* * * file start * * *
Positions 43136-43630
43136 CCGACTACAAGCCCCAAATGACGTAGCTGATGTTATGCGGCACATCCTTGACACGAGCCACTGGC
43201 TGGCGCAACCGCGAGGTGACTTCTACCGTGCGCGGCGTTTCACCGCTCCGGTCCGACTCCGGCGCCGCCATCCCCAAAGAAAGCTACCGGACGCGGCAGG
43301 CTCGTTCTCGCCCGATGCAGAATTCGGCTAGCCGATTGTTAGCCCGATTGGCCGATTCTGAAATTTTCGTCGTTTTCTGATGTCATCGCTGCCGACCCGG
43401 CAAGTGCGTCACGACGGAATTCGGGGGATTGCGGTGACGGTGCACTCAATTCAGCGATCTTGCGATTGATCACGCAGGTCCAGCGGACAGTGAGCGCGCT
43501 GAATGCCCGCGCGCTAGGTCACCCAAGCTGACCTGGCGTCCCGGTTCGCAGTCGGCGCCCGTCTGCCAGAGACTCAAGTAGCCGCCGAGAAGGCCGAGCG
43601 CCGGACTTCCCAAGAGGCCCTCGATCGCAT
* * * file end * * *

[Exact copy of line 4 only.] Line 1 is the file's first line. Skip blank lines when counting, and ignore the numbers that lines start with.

43301 CTCGTTCTCGCCCGATGCAGAATTCGGCTAGCCGATTGTTAGCCCGATTGGCCGATTCTGAAATTTTCGTCGTTTTCTGATGTCATCGCTGCCGACCCGG